Education, Hitler’s Law and Judges’ Decisions

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Education, Hitler’s Law and Judges’ Decisions

Parents are fast losing their right for a say in the education of their offspring.

“The law is a ass—a idiot,” declared Mr. Bumble in Charles Dickens’s novel Oliver Twist. Just how much of an ass is becoming daily apparent in this twisted society of the 21st century.

Recently, two contrasting judgments of the courts—one from the far left, the other from the far right—show just how much of an ass the judicial system has become within Western society. These dubious judgments also demonstrate just how much our children’s education is increasingly at the whim of the state rather than under the control of responsible parents, where it has traditionally belonged in a free and open society.

In an open attack on the basic constitutional rights of parents in the matter of the education of their children, a district judge dismissed a lawsuit from two Massachusetts couples who objected to classes where children are taught to accept traditionally anti-social, perverse relationships as normal. “The couples filed their suit in 2006 after Jacob Parker, then in kindergarten, brought home a book depicting different families, including a same-sex couple. Joey Wirthlin, then in first grade, was read a book featuring a prince who married another prince” (Boston Globe, February 23).

The increasingly asinine tendency of law practitioners was further underscored when a female “staff attorney for the aclu of Massachusetts, which filed a friend of the court briefing siding with the school district, praised Wolf’s ruling. ‘I think it’s a terrific opinion,’ she said. ‘A parent can’t control what’s taught in the public schools based on their own personal religious views. So it keeps public education alive, really’” (ibid.).

How times change. My children were educated in a state system. When I objected to my son being required to study and analyze a novel that contained instances of perverse practices, I was gladly given the opportunity for him to study an alternative novel offering a much more enriching experience. That was 25 years ago. Now, I’d be fighting in court for the same right, with the outcome heavily weighted against me, the child’s own parent!

The second case is perhaps the more worrying, certainly in its method of enforcement, even more so for the system that originally legislated the particular law at issue.

The Washington Times reports on a case in Bavaria, Germany, again involving the state contesting the parents’ rights to have a say in the education of the children to which they, not the state, gave birth. “Earlier this month, a German teenager was forcibly taken from her parents and imprisoned in a psychiatric ward. Her crime? She is being home-schooled” (February 28).

The Times further reported that a year ago “a judge in Hamburg sentenced a home-schooling father of six to a week in prison and a fine of $2,000. Last September, a Paderborn mother of 12 was locked up in jail for two weeks. The family belongs to a group of seven ethnic German families who immigrated to Paderborn from the former Soviet Union” (ibid.).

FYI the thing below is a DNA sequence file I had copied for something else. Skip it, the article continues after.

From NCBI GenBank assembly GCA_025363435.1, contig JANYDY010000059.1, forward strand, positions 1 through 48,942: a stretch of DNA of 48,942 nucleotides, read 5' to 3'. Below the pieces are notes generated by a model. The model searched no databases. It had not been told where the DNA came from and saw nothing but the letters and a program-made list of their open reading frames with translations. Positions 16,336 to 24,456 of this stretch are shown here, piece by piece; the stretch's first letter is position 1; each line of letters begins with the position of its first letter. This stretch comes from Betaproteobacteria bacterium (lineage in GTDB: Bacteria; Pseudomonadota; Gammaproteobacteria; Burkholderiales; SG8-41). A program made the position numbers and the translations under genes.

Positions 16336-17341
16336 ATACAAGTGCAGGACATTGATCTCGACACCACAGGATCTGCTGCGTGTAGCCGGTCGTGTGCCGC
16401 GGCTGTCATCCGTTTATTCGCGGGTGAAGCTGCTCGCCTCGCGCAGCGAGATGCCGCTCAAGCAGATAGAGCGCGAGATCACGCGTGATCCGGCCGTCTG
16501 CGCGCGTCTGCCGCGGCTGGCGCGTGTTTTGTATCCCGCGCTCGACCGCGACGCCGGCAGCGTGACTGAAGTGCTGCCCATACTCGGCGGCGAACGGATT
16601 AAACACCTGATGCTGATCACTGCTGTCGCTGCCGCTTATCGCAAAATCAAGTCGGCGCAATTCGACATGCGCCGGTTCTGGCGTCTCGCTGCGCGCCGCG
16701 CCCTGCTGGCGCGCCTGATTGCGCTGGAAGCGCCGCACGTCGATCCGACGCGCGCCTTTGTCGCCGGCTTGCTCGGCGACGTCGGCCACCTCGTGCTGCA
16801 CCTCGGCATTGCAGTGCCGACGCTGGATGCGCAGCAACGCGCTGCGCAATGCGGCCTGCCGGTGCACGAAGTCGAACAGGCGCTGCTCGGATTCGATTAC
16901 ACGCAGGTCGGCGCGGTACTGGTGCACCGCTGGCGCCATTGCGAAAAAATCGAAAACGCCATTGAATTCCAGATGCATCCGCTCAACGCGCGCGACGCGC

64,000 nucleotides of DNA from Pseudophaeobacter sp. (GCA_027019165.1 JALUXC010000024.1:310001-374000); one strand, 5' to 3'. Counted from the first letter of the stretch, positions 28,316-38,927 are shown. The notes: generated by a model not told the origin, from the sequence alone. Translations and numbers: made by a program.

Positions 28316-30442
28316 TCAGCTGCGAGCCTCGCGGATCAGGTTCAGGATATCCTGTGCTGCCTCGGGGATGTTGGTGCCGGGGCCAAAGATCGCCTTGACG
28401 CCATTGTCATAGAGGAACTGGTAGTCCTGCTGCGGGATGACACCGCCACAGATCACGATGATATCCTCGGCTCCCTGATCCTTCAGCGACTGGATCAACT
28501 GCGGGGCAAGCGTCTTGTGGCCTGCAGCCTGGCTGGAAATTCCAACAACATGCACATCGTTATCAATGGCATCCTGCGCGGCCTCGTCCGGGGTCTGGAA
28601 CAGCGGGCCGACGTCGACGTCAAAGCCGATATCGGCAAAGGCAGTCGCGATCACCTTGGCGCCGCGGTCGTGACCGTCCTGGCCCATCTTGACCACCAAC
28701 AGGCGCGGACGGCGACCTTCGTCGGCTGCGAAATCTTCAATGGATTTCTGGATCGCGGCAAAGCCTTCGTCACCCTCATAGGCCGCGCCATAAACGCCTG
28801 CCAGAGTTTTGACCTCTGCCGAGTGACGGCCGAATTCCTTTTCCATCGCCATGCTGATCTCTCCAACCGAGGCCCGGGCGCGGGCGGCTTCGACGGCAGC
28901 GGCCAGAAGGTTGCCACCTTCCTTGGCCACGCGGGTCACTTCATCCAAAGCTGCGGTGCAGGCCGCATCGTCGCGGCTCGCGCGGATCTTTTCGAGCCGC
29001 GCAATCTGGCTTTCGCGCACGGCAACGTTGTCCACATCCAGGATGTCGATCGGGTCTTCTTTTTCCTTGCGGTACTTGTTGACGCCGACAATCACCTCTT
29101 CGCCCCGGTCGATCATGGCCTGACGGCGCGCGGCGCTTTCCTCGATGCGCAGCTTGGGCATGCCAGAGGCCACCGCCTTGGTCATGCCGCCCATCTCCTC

Out of a population of 80 million, barely 500 children are presently being home-schooled in Germany. The reason?

A law enacted by Hitler himself, in 1938, by which he mandated that all German children be educated by the state. In today’s “free and democratic” Germany, not only does that Hitlerian law still lie on the statute books in Germany, it is being rigidly enforced! One can only hope that the same perverse practices of Hitler’s social scientists aren’t being practiced today on that poor lass in Bavaria in an effort to brainwash her into toeing the party line!

What is of even greater concern is that this great Germanic idea of the European Union is now manifesting its true self through draconian laws that mitigate against the basic freedoms of its peoples. Last year, in a ruling that backed Hitler’s 1938 education bill, the Strasburg-based European Court of Human Rights ruled that a child’s right to education “by its very nature calls for regulation by the state.” Endorsing the ruling of the German courts, the European Court declared, “Schools represent society, and it is in the children’s interest to become part of that society. The parents’ right to educate does not go so far as to deprive their children of that experience.”

This current instance of, as the Times states, “upholding Nazi laws and sending dissidents, including children, to psychiatric wards,” is a pervasive sign that, though their continent has a long and tortuous history, Europeans themselves seem to have very short memories. It’s little more than 60 years ago that such tyranny was practiced within Nazidom in Western Europe—and far less since it was extant in the East under the Soviet Union.

One could be forgiven for considering that these latest court rulings give a hint that we already run the risk of those sad and bitter days returning.

And not just in Germany.

In America, certain liberal politicians and lawyers are claiming that United Nations conventions are “‘customary international law’ and should be considered part of American jurisprudence” (ibid.; emphasis mine). Article 29 of the UN Convention on the Rights of the Child declares that the state has an inherent right to direct the education of children.

The Times posed a question that should have every responsible parent deeply concerned, “[Y]oung Melissa Busekros’ ordeal is a German horror story. Could it soon be an American one?”